The karyopherin Kap95 regulates nuclear pore complex assembly into intact nuclear envelopes in vivo.
ABSTRACT Nuclear pore complex (NPC) assembly in interphase cells requires that new NPCs insert into an intact nuclear envelope (NE). Our previous work identified the Ran GTPase as an essential component in this process. We proposed that Ran is required for targeting assembly factors to the cytoplasmic NE face via a novel, vesicular intermediate. Although the molecular target was not identified, Ran is known to function by modulating protein interactions for karyopherin (Kap) beta family members. Here we characterize loss-of-function Saccharomyces cerevisiae mutants in KAP95 with blocks in NPC assembly. Similar to defects in Ran cycle mutants, nuclear pore proteins are no longer localized properly to the NE in kap95 mutants. Also like Ran cycle mutants, the kap95-E126K mutant displayed enhanced lethality with nic96 and nup170 mutants. Thus, Kap95 and Ran are likely functioning at the same stage in assembly. However, although Ran cycle mutants accumulate small cytoplasmic vesicles, cells depleted of Kap95 accumulated long stretches of cytoplasmic membranes and had highly distorted NEs. We conclude that Kap95 serves as a key regulator of NPC assembly into intact NEs. Furthermore, both Kap95 and Ran may provide spatial cues necessary for targeting of vesicular intermediates in de novo NPC assembly.
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ABSTRACT: We report a case of amelanotic melanoma that was clinically and dermoscopically featureless; it was repeatedly missed during examination at a pigmented lesion clinic. Dermoscopy evidenced a peculiar vascular pattern, and only the adoption of a specific diagnostic algorithm including the atypical vascular pattern among the major diagnostic criteria would have helped the observer make the correct diagnosis. The risk of false-negative diagnosis by both clinical examination and dermoscopy during melanoma screening as well as the possible role of dermoscopy in the diagnosis of amelanotic melanoma are discussed.Journal of the American Academy of Dermatology 07/2002; 46(6):957-9. · 3.99 Impact Factor
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ABSTRACT: Here, we report the first evidence that the Ran GTPase cycle is required for nuclear pore complex (NPC) assembly. Using a genetic approach, factors required for NPC assembly were identified in Saccharomyces cerevisiae. Four mutant complementation groups were characterized that correspond to respective mutations in genes encoding Ran (gsp1), and essential Ran regulatory factors Ran GTPase-activating protein (rna1), Ran guanine nucleotide exchange factor (prp20), and the RanGDP import factor (ntf2). All the mutants showed temperature-dependent mislocalization of green fluorescence protein (GFP)-tagged nucleoporins (nups) and the pore-membrane protein Pom152. A decrease in GFP fluorescence associated with the nuclear envelope was observed along with an increase in the diffuse, cytoplasmic signal with GFP foci. The defects did not affect the stability of existing NPCs, and nup mislocalization was dependent on de novo protein synthesis and continued cell growth. Electron microscopy analysis revealed striking membrane perturbations and the accumulation of vesicles in arrested mutants. Using both biochemical fractionation and immunoelectron microscopy methods, these vesicles were shown to contain nups. We propose a model wherein a Ran-mediated vesicular fusion step is required for NPC assembly into intact nuclear envelopes.The Journal of Cell Biology 04/2003; 160(7):1041-53. · 10.26 Impact Factor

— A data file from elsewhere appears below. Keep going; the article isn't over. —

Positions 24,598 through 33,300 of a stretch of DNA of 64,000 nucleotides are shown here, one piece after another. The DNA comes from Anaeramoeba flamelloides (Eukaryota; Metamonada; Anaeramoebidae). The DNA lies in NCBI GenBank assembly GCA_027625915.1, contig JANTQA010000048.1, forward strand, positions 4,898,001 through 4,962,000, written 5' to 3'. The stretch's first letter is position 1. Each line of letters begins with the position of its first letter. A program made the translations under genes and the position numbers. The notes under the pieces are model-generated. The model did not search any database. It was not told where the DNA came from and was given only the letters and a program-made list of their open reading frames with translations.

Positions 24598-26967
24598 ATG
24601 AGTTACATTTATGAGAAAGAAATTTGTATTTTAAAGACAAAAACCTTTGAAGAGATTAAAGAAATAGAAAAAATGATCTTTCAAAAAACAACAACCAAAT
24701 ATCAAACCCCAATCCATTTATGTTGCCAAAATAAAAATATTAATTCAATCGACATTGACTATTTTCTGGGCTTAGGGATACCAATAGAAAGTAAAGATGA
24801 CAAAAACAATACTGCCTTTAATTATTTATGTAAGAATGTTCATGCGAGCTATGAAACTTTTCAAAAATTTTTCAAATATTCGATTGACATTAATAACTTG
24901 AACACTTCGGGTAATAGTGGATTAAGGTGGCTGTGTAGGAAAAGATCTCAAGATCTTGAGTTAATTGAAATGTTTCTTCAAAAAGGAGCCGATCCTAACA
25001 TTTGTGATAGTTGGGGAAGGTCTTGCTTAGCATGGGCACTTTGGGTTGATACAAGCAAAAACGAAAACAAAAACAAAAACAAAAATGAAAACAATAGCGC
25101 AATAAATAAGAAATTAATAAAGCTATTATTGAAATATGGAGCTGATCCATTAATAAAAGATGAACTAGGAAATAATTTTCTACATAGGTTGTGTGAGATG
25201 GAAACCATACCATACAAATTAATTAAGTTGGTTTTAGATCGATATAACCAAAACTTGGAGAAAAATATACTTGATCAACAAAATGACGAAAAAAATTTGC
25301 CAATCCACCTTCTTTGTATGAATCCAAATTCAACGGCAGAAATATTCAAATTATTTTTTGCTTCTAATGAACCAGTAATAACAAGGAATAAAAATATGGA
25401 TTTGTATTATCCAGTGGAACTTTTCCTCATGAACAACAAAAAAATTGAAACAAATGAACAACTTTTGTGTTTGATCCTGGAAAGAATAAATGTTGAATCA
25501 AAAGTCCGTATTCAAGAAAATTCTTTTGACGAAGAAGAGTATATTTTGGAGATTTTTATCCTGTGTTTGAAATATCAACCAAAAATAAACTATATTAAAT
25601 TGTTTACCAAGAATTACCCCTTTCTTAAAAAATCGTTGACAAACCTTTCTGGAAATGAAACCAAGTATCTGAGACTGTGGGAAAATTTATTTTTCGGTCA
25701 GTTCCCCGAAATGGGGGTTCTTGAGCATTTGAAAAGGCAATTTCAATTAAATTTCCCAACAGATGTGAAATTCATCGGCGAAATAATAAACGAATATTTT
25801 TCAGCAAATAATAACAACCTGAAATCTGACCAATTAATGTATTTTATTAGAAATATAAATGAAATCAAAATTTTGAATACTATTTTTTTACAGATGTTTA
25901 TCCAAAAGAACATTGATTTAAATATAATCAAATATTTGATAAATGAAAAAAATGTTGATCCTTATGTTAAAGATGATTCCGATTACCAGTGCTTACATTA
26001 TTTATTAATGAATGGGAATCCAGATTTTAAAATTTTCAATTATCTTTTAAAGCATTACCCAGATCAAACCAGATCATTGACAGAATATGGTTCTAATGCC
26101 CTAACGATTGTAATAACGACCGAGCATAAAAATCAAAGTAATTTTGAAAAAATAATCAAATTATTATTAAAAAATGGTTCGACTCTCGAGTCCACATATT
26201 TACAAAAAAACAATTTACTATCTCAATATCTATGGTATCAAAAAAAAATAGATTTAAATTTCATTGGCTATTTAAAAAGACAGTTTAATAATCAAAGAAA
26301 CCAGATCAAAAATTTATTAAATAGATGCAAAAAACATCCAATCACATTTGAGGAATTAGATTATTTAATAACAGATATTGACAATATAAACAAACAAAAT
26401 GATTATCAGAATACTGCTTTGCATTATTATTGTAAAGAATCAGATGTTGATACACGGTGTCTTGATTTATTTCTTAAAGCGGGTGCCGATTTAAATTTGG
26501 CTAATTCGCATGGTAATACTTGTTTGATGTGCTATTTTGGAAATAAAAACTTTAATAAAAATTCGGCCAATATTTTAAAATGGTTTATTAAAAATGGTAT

Article: The synthesis of inositol hexakisphosphate. Characterization of human inositol 1,3,4,5,6-pentakisphosphate 2-kinase.[show abstract] [hide abstract]
ABSTRACT: The enzyme(s) responsible for the production of inositol hexakisphosphate (InsP(6)) in vertebrate cells are unknown. In fungal cells, a 2-kinase designated Ipk1 is responsible for synthesis of InsP(6) by phosphorylation of inositol 1,3,4,5,6-pentakisphosphate (InsP(5)). Based on limited conserved sequence motifs among five Ipk1 proteins from different fungal species, we have identified a human genomic DNA sequence on chromosome 9 that encodes human inositol 1,3,4,5,6-pentakisphosphate 2-kinase (InsP(5) 2-kinase). Recombinant human enzyme was produced in Sf21 cells, purified, and shown to catalyze the synthesis of InsP(6) or phytic acid in vitro. The recombinant protein converted 31 nmol of InsP(5) to InsP(6)/min/mg of protein (V(max)). The Michaelis-Menten constant for InsP(5) was 0.4 microM and for ATP was 21 microM. Saccharomyces cerevisiae lacking IPK1 do not produce InsP(6) and show lethality in combination with a gle1 mutant allele. Here we show that expression of the human InsP(5) 2-kinase in a yeast ipk1 null strain restored the synthesis of InsP(6) and rescued the gle1-2 ipk1-4 lethal phenotype. Northern analysis on human tissues showed expression of the human InsP(5) 2-kinase mRNA predominantly in brain, heart, placenta, and testis. The isolation of the gene responsible for InsP(6) synthesis in mammalian cells will allow for further studies of the InsP(6) signaling functions.Journal of Biological Chemistry 09/2002; 277(35):31857-62. · 4.77 Impact Factor